2 Phillipson, N., The Scottish whigs and the reform of the court of Session, 1785–1830 (Edinburgh, 1990), p. 85; Finlay, J., ‘Scots lawyers and House of Lords appeals in eighteenth-century Britain’, Legal History, 32 (2011), pp. 249–77, at p. 275.

3 Connolly, S., Houston, R., and Morris, R., ‘Identity, conflict and economic change: themes and issues’, in Connolly, S., Houston, R., and Morris, R., eds., Conflict, identity and economic development: Ireland and Scotland, 1600–1939 (Preston, 1995), p. 2.

4 Scott, P. H., Still in bed with an elephant (Edinburgh, 1985); Kennedy, L., In bed with an elephant: a journey through Scotland's past and present (London, 1995).

5 Hoppit, J., Parliament and Britain's political economies, 1660–1800 (Cambridge, 2017), ch. 4; Harris, B., ‘Scotland's herring fisheries and the prosperity of the nation, c. 1660–1760’, Scottish Historical Review, 79 (2000), pp. 3960.

6 Phillipson, The Scottish whigs; Pentland, G., Radicalism, reform and national identity in Scotland, 1820–1833 (Woodbridge, 2008).

7 Innes, ‘Legislating for three kingdoms’, pp. 21, fig. 2.4, 22.

8 Lords journals (LJ), xviii–xxvii; Commons journals, xvi–xxvi.

9 B. Jewell, ‘The legislation relating to Scotland after the forty-five’ (Ph.D., North Carolina, 1975); MacKillop, A., ‘The political culture of the Scottish highlands from Culloden to Waterloo’, Historical Journal, 46 (2003), pp. 511–32, at pp. 521–4.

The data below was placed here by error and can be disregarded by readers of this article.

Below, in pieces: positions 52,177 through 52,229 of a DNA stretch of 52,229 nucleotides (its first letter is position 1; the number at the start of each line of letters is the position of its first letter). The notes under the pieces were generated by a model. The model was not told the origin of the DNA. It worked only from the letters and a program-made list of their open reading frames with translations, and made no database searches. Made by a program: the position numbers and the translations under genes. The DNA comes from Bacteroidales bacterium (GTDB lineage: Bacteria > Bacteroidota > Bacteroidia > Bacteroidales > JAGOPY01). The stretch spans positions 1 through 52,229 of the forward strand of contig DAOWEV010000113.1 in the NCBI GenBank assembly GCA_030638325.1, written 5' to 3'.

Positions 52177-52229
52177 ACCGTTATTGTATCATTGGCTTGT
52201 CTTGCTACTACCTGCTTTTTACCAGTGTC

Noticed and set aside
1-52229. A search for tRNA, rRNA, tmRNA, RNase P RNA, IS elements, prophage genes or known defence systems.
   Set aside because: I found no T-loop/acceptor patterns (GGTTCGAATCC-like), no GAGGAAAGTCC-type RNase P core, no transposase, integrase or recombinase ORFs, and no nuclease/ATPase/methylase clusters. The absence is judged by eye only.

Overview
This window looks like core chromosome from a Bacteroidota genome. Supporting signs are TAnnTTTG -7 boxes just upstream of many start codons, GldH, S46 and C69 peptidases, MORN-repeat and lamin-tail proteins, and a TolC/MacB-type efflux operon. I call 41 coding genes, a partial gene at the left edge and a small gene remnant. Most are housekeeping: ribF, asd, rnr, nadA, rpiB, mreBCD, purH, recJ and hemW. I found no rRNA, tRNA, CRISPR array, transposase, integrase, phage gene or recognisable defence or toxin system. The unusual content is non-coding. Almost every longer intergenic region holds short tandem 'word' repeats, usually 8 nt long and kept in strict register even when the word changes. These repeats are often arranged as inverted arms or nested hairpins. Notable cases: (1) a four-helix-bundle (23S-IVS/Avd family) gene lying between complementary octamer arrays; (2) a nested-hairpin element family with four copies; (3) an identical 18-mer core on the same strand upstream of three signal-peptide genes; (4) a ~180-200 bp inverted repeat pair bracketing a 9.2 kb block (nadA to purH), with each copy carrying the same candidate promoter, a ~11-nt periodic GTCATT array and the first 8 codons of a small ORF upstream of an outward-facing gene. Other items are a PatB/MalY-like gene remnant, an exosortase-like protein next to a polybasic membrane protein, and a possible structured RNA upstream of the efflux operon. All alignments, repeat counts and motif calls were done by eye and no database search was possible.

10 B. Harris, ‘The Scots, the Westminster parliament, and the British state in the eighteenth century’, in Hoppit, ed., Parliaments, nations and identities, pp. 124–45, at pp. 133, 136–8; Hoppit, Britain's political economies, pp. 112–22.

11 Scots law did not maintain a distinctive Scottish identity; see Kidd, C., Union and unionisms, political thought in Scotland, 1500–2000 (Cambridge, 2008), ch. 5; MacQueen, H., ‘“Regiam majestatem”, Scots law, and national identity’, Scottish Historical Review, 74 (1995), pp. 125.

12 LJ, xi–cvii; Parliamentary archives, HL/PO/JU/4/3/1–298, HL/PO/JO/10/1/283–525, HL/PO/JO/10/6–9. The exception are cases that went unprosecuted, for which only a record in the LJ of their presentation exists.